According to recent research from San Diego State University, more Americans are suffering from depression than ever before. Unfortunately, many of these people may not even
realize they’re depressed. That’s a problem, because depression doesn’t get better on its own. Without treatment, depression usually only gets worse — and failing to achieve full remission of your symptoms will only leave you more vulnerable to recurrent episodes of depression.
Besides, depression can have serious, long-term, and even deadly consequences for your health, family life, and career — consequences like addiction, reckless behavior, fights with loved ones, poor academic or professional performance, and even suicide. Treatment can help you feel better, and help you avoid the consequences of leaving your depression untreated.
Untreated Depression Damages Your Brain
You probably knew that depression causes feelings of sadness, hopelessness, helplessness, self-loathing, lethargy, and even irritability, anger, and the inability to enjoy things like you used to. You may even know that depression can cause a host of physical and cognitive symptoms like inability to concentrate, body aches, and insomnia. But you probably didn’t know that depression actually causes damage to your brain.
It’s true. Depression causes shrinkage and a decrease of activity in key areas of the brain, including the anterior cingulate, which is implicated in conflict resolution; the hippocampus, which plays a key role in memory; and the prefrontal cortex, which has to do with making plans and taking action to realize them. The longer untreated depression continues, the more severe this brain damage becomes. As time passes, you can completely lose your ability to solve problems, make decisions, set priorities, or even concentrate on reading a book.
But with treatment, you can prevent much of the brain damage associated with depression. Your brain can even heal from the damage it may have sustained during an episode of depression. There’s more — the more complete your remission, the less likely you are to experience future episodes of depression. Residual symptoms — which occur when depression is almost, but not quite, completely gone — increase your risk of succumbing to a future depressive episode, perhaps because they are a sign that depression-related brain changes have not completely healed. That’s why it’s so important to talk to your doctor about treatments like Abilify that can help you achieve a complete remission of depression symptoms.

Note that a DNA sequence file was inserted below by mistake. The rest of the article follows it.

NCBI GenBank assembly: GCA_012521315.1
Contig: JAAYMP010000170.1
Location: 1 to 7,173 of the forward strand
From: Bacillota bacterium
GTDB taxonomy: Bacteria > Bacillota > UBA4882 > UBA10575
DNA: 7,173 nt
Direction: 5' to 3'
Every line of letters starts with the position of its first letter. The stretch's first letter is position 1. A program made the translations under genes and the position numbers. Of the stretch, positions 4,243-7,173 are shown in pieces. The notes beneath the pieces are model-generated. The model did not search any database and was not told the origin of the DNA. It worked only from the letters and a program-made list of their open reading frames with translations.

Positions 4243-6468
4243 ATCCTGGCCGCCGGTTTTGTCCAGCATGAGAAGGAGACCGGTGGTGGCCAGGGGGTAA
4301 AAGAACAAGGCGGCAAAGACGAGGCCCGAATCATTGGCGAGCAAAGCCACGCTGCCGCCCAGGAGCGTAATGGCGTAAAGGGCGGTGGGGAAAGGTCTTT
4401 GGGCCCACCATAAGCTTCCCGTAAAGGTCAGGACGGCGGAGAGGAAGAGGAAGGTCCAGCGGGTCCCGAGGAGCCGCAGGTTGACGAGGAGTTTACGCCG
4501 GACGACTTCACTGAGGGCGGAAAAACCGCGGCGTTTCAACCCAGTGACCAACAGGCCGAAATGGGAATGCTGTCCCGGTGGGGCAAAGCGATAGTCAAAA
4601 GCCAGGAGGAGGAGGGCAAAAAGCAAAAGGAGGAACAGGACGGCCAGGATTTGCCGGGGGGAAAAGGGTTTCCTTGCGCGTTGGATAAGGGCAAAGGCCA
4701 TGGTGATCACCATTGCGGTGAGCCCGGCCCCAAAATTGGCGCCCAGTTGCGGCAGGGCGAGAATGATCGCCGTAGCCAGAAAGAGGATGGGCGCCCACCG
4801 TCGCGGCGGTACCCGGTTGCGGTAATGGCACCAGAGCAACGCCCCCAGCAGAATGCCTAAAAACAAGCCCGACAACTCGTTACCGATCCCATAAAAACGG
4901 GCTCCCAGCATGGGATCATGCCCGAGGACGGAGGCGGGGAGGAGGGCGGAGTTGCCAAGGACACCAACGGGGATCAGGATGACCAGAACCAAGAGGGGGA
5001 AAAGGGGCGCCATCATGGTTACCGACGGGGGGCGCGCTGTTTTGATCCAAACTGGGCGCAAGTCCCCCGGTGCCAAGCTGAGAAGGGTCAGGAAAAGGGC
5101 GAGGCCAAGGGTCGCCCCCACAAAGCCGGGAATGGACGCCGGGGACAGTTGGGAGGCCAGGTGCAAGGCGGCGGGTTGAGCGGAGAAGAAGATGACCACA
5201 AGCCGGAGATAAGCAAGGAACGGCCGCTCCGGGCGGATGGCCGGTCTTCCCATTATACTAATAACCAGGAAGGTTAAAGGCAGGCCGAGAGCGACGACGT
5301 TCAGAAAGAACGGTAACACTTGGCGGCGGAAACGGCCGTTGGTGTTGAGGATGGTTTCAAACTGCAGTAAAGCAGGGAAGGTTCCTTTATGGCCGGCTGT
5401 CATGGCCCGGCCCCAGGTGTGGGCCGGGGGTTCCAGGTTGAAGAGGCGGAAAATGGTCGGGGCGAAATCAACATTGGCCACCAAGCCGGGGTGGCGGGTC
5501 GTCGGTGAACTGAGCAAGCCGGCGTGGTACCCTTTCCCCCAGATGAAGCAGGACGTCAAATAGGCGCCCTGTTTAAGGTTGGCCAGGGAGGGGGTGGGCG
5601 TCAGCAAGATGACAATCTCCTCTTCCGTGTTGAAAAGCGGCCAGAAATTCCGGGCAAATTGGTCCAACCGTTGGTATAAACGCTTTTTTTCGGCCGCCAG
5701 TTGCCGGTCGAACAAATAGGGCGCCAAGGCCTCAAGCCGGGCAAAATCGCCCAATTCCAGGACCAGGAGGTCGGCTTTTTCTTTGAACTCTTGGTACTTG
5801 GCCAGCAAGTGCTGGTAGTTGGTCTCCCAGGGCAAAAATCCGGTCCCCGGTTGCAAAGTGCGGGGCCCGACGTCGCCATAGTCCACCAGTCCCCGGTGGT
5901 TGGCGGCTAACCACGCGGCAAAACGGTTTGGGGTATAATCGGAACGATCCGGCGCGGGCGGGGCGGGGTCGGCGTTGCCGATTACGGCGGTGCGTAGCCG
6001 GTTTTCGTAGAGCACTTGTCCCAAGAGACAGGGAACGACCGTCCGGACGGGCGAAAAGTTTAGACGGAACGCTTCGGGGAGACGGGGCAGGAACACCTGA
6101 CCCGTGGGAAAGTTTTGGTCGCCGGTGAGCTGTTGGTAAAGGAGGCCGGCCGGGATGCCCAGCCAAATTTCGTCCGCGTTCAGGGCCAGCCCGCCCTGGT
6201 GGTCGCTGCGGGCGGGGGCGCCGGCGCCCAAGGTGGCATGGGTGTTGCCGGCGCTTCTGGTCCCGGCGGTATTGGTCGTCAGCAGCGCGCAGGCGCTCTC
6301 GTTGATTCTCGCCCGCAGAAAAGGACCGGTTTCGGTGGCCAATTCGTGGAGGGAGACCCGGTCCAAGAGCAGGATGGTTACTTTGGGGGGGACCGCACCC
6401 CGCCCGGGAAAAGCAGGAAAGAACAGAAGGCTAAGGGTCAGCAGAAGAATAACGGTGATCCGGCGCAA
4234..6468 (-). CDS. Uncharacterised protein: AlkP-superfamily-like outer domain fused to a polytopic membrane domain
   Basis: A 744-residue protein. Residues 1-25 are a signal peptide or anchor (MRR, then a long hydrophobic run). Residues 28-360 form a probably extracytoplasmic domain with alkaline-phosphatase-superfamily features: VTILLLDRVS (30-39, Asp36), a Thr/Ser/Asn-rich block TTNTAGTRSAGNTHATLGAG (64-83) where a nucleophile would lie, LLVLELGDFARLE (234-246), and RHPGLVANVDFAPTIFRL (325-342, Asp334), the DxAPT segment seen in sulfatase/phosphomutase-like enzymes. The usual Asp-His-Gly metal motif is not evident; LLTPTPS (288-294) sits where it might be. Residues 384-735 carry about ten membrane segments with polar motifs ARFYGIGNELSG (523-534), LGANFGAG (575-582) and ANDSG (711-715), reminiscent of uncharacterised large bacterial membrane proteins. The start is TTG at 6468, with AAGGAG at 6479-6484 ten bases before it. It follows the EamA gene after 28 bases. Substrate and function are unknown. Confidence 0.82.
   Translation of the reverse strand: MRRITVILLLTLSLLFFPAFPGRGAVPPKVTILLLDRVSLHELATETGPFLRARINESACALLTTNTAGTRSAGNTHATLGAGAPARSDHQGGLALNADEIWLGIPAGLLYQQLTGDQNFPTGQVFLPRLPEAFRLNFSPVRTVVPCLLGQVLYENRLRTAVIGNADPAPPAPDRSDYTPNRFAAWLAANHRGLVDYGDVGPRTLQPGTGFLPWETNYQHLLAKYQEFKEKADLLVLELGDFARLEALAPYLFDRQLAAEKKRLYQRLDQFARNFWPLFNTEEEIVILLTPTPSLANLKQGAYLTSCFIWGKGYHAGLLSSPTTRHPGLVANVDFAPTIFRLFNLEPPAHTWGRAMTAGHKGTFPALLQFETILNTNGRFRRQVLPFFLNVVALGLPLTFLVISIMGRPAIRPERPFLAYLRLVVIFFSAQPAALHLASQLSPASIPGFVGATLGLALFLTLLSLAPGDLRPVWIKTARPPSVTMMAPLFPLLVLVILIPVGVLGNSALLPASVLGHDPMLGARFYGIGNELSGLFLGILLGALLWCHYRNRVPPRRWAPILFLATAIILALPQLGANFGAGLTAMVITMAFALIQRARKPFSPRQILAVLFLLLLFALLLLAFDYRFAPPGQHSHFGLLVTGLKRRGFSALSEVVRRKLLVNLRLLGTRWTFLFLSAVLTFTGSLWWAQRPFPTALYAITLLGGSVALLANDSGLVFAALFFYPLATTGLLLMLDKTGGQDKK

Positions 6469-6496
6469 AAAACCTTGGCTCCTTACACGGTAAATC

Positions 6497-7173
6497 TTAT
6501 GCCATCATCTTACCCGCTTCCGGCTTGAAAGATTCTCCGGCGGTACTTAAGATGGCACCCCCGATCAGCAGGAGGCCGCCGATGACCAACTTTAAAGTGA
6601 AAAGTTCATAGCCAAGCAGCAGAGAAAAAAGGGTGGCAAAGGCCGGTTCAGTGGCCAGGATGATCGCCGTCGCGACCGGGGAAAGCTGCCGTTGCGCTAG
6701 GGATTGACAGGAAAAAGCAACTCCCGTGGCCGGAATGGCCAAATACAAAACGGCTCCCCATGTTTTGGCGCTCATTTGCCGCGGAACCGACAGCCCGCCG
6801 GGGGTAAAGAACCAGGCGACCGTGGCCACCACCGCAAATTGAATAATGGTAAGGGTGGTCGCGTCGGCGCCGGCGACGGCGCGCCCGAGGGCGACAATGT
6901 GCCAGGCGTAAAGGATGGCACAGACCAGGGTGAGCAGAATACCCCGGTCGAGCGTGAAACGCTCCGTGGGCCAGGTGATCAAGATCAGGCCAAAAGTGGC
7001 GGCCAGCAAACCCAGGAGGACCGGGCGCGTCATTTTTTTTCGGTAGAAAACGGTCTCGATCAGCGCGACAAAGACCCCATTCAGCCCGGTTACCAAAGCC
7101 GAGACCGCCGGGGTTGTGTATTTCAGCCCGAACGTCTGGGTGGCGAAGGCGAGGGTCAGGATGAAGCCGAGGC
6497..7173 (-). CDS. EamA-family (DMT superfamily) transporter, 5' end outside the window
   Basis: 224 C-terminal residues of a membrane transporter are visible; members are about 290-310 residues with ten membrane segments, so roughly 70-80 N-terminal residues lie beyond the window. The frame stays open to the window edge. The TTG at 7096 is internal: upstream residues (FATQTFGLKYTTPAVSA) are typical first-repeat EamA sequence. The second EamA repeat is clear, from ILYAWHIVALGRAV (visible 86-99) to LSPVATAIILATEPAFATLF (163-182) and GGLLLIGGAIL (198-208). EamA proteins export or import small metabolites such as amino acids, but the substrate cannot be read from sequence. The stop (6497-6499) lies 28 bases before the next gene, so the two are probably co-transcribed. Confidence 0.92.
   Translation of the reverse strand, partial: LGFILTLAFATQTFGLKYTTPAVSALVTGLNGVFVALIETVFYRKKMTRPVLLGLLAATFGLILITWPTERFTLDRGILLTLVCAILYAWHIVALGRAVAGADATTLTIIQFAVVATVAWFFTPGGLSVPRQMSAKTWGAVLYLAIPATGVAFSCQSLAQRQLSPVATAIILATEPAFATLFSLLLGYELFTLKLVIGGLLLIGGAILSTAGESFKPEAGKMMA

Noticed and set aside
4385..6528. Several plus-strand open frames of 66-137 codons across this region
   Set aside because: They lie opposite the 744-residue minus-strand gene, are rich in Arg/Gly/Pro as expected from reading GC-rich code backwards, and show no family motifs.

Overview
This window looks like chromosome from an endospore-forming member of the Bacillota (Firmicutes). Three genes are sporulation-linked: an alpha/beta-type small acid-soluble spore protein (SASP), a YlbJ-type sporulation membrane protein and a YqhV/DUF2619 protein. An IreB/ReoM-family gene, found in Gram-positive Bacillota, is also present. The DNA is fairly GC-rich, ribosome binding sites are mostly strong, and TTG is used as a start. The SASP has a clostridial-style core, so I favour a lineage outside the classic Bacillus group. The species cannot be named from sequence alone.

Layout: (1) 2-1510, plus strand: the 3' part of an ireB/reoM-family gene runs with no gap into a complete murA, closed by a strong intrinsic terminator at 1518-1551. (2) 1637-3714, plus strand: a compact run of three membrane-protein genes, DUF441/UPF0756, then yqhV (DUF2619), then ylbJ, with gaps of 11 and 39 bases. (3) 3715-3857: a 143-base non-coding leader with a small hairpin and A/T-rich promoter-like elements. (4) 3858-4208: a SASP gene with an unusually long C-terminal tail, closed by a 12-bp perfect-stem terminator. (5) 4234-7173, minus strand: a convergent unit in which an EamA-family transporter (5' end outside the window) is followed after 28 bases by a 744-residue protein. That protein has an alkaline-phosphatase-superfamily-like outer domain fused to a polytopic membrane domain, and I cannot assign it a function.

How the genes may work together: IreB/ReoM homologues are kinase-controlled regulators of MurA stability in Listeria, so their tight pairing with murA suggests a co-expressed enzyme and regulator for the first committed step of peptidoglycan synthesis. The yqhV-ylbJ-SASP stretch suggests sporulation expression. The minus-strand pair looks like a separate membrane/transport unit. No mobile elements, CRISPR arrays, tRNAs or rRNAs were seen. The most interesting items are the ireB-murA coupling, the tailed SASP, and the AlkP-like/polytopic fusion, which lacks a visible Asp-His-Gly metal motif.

Depression Could Hurt Your Relationships
Depression can cause irritability, anger, and even violent outbursts. Men are more vulnerable to these symptoms, but they can occur in women, too. Lashing out at loved ones won’t help nurture your relationships with them. But that’s not the only way depression undermines your relationships.
Many people with depression lose the ability to take joy in the things they once enjoyed, and most just want to be left alone — social withdrawal is a common consequence of untreated depression. Even if you don’t withdraw from friends and loved ones, you’re going to feel too drained and depleted yourself to be there for them in the way that they need you to be. Friends and loved ones may tire of offering emotional support when your feelings of sadness never seem to improve.
Depression Could Harm Your Career
Even if depression doesn’t stop you from making it to work altogether, it can make it hard for you to perform well once you’re there. Your coworkers could find you irritable and crabby, and you’ll have a hard time concentrating to complete your work. Untreated depression costs the American economy about $43.7 billion in lost productivity, absenteeism, and other costs each year.
You Could Wind Up Hurting Yourself
While not all people with depression experience suicidal thoughts or feelings, suicide is a very real possibility. When you become deeply mired in depression, ending your life might seem like the only way out. But that’s not the only way depression could end up hurting you.
Many people who suffer from untreated depression become so cavalier about their health and safety that they end up taking unnecessary and dangerous risks — anything from driving without a seatbelt to having unsafe sex or using illegal drugs. Addiction is a common consequence of untreated depression. You might find yourself abusing drugs and alcohol in an attempt to get some relief from your symptoms. Before you know it, you will have lost control over your substance abuse.
Many people cope with feelings of depression by cutting or burning themselves. The pain of self-injury releases endorphins, which can bring about temporary relief from depressive feelings. And while most people who self-harm don’t intend to do serious damage to themselves, accidental death or serious injury can occur as a result of these behaviors.
If you’re suffering from depression, get help. Don’t wait for depression to go away by itself. Treatment can help you feel like your old self again, and can protect you from experiencing depression again in the future.